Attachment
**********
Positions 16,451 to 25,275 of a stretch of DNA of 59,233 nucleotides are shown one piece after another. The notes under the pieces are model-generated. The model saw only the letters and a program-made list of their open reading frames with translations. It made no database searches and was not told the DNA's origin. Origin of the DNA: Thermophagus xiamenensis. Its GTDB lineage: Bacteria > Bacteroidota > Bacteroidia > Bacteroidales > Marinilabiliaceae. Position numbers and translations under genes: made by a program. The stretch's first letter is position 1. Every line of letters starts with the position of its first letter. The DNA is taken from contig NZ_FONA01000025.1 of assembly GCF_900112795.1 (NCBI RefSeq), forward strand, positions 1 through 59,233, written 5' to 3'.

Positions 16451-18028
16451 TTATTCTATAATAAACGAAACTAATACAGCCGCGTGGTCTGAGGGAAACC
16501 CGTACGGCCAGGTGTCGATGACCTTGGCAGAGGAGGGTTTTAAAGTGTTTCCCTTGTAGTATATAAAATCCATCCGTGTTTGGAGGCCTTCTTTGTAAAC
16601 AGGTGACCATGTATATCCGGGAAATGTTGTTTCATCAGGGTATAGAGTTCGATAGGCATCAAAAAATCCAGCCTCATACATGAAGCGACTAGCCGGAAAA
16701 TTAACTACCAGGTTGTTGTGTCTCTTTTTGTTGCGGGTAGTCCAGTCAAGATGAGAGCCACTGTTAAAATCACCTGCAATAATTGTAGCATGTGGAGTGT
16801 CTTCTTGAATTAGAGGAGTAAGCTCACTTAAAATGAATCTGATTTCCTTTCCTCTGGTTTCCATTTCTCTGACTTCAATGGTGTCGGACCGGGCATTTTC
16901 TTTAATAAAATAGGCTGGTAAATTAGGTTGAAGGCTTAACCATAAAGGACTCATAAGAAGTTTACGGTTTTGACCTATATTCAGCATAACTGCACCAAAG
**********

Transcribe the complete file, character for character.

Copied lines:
Positions 16,451 to 25,275 of a stretch of DNA of 59,233 nucleotides are shown one piece after another. The notes under the pieces are model-generated. The model saw only the letters and a program-made list of their open reading frames with translations. It made no database searches and was not told the DNA's origin. Origin of the DNA: Thermophagus xiamenensis. Its GTDB lineage: Bacteria > Bacteroidota > Bacteroidia > Bacteroidales > Marinilabiliaceae. Position numbers and translations under genes: made by a program. The stretch's first letter is position 1. Every line of letters starts with the position of its first letter. The DNA is taken from contig NZ_FONA01000025.1 of assembly GCF_900112795.1 (NCBI RefSeq), forward strand, positions 1 through 59,233, written 5' to 3'.

Positions 16451-18028
16451 TTATTCTATAATAAACGAAACTAATACAGCCGCGTGGTCTGAGGGAAACC
16501 CGTACGGCCAGGTGTCGATGACCTTGGCAGAGGAGGGTTTTAAAGTGTTTCCCTTGTAGTATATAAAATCCATCCGTGTTTGGAGGCCTTCTTTGTAAAC
16601 AGGTGACCATGTATATCCGGGAAATGTTGTTTCATCAGGGTATAGAGTTCGATAGGCATCAAAAAATCCAGCCTCATACATGAAGCGACTAGCCGGAAAA
16701 TTAACTACCAGGTTGTTGTGTCTCTTTTTGTTGCGGGTAGTCCAGTCAAGATGAGAGCCACTGTTAAAATCACCTGCAATAATTGTAGCATGTGGAGTGT
16801 CTTCTTGAATTAGAGGAGTAAGCTCACTTAAAATGAATCTGATTTCCTTTCCTCTGGTTTCCATTTCTCTGACTTCAATGGTGTCGGACCGGGCATTTTC
16901 TTTAATAAAATAGGCTGGTAAATTAGGTTGAAGGCTTAACCATAAAGGACTCATAAGAAGTTTACGGTTTTGACCTATATTCAGCATAACTGCACCAAAG